That suggests the spring surge so many health experts are dreading won't be as brutal as the one in the winter, which was capped by a record 95,000-plus deaths in January.
"It's almost a race between getting people vaccinated and this surge that seems to want to increase,'' presidential adviser Dr. Anthony Fauci told CNN on Wednesday.
Philippine man dies after being punished for breaking quarantine
Philippine authorities have launched an investigation into the death of a 28-year-old man who was allegedly forced to do nearly 300 squat exercises after officials say he ignored quarantine rules last week. Darren Manaog Peñaredondo, 28, was apprehended by village watchmen on April 1 in General Trias City, south of Manila, while he was buying water after 6 p.m. The curfew lasts from 6 p.m. until 5 a.m.
Arab News reports that he and other violators were reportedly forced to do 100 squats in sync. If they could not do them simultaneously, they would have to begin again. Some, including Peñaredondo, ended up doing almost 300 squats.
“Early morning on Saturday he had a convulsion, but we were able to revive him at home" before he was rushed to the hospital and died hours later, Adrian Lucena, Peñaredondo’s cousin, posted on social media.
Michigan should restrict indoor youth sports now to slow COVID-19 spread, CDC says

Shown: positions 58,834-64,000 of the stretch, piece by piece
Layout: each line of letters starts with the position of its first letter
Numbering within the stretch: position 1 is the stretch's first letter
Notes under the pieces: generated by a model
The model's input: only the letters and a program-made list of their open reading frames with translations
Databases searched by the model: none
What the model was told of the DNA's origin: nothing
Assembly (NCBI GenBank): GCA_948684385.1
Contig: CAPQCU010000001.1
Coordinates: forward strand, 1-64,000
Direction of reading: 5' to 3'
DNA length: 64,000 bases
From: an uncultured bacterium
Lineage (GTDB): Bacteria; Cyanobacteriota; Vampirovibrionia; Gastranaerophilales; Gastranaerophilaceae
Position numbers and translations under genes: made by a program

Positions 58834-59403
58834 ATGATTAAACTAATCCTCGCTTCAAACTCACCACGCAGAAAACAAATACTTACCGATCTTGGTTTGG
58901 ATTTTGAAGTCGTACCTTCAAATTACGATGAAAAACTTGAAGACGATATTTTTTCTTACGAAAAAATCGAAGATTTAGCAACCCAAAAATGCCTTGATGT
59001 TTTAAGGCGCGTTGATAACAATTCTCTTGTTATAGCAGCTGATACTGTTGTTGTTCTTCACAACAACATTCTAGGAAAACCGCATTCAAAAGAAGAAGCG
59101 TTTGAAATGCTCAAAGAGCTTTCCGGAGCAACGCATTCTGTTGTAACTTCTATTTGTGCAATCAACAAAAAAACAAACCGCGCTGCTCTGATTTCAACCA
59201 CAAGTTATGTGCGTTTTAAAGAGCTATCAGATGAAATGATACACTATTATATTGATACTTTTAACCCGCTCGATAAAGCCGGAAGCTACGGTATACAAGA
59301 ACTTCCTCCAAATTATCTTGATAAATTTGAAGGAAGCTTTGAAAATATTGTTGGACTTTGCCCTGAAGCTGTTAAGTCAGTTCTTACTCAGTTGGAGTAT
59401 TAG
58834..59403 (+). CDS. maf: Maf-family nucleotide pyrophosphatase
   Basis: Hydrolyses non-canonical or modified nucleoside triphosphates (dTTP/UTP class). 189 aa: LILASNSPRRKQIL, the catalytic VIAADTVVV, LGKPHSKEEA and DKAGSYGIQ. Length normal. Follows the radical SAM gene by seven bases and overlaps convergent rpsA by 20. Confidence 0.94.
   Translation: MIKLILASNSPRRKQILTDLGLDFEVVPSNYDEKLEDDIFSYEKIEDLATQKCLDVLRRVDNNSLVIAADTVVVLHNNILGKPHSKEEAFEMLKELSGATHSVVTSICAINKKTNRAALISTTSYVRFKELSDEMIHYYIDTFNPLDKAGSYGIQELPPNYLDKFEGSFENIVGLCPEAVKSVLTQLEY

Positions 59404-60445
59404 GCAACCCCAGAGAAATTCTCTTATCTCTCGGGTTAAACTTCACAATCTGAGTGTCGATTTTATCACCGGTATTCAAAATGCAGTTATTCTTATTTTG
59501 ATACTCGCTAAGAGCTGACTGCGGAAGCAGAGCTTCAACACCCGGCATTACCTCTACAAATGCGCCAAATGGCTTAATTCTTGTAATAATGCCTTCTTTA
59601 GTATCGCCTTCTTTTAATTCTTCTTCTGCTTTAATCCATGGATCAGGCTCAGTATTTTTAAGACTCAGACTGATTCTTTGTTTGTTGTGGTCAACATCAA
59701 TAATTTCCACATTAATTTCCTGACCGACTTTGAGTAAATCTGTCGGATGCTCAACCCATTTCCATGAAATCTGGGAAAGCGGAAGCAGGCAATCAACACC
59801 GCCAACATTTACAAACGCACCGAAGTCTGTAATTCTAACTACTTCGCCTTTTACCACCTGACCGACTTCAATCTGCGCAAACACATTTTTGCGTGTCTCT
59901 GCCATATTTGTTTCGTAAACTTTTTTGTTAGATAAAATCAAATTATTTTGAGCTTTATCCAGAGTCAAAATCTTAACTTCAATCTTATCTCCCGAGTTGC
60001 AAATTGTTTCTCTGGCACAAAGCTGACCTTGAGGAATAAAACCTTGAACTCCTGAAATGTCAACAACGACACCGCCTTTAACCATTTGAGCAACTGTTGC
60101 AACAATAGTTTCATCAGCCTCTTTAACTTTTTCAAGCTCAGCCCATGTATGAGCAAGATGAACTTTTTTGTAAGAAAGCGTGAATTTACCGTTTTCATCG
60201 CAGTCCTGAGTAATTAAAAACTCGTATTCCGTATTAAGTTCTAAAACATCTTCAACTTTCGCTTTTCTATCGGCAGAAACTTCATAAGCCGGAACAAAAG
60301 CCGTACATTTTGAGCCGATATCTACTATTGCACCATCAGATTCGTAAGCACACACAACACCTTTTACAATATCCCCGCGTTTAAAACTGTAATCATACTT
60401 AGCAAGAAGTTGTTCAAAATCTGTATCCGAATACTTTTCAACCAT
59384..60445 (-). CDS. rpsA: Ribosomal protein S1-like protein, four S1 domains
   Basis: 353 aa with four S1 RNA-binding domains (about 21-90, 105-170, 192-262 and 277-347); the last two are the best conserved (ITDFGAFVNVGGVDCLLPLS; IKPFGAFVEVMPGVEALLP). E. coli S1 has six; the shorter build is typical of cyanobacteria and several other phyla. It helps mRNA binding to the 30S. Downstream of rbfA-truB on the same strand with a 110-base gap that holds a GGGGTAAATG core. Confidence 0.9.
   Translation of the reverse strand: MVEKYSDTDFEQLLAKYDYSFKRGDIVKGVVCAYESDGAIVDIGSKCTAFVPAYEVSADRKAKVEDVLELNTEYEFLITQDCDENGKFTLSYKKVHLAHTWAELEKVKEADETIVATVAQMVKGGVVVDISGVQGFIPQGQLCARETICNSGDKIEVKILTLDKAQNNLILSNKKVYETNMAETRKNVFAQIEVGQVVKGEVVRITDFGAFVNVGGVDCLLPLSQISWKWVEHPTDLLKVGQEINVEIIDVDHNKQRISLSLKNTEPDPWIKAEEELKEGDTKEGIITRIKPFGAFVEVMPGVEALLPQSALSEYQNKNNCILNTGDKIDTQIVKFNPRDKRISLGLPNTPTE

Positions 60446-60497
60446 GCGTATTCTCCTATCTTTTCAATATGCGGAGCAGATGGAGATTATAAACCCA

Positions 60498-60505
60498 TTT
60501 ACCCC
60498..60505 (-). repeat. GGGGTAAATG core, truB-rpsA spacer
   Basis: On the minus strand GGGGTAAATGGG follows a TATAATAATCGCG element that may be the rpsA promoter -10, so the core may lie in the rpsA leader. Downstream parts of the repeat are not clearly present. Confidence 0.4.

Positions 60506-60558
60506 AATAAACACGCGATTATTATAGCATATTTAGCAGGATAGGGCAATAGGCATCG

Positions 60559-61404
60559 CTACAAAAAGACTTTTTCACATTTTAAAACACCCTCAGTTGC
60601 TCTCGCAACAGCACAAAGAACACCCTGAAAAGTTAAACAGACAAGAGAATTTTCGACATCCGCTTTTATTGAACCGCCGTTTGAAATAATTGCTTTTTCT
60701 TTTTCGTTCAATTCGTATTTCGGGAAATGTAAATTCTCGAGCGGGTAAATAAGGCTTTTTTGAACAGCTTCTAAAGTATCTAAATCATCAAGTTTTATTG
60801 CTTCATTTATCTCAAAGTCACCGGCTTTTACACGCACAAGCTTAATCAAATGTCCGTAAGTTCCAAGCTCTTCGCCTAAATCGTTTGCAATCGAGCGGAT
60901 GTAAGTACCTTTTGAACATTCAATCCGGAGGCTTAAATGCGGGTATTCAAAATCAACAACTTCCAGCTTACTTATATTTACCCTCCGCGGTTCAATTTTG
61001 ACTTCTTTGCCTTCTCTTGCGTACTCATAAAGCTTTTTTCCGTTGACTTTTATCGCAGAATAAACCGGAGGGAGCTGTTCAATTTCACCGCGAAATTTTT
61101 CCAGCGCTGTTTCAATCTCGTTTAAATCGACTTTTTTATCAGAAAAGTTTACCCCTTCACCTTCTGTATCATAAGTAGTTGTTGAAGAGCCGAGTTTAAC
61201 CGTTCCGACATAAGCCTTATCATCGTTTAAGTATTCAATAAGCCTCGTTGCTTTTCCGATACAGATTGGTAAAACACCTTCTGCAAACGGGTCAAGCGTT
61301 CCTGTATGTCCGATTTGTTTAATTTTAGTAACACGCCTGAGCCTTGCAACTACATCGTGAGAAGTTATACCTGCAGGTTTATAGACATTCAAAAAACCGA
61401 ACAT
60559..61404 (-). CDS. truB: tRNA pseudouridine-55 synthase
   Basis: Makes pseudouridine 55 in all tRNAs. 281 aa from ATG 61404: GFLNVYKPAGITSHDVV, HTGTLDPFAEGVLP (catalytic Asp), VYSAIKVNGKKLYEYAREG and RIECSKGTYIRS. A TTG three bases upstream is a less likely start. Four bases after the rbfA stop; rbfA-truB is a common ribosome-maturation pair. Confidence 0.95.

The director of the U.S. Centers for Disease Control and Prevention said Wednesday that Michigan and other states with high rates of coronavirus transmission should restrict indoor youth sports and consider other steps now, such as a potential pause on indoor dining, to rein in the spread of the virus.
"I would advocate for sort of stronger mitigation strategies ... to sort of decrease the community activity and shore up mask wearing," CDC Director Dr. Rochelle Walensky said during a White House COVID-19 Response Team news briefing.
Walensky's comments came one day after Gov. Gretchen Whitmer attributed rising cases in the state to pandemic fatigue and variants.
"It's not a policy problem. It sounds like, you know, maybe we could do a little tweaking around the edges, but taking steps back isn't going to fix the issue. What we have to do is really put our foot down on the pedal on vaccines, and implore people to do what we know keeps us safe: masking, distancing, hand washing."
Michigan's case rate is currently leading the nation: 452.5 cases per 100,000 people.
– Kristen Jordan Shamus and Dave Boucher, Detroit Free Press
Contributing: The Associated Press
This article originally appeared on USA TODAY: COVID news: Michigan virus growth, Hawaii opens vaccine eligibility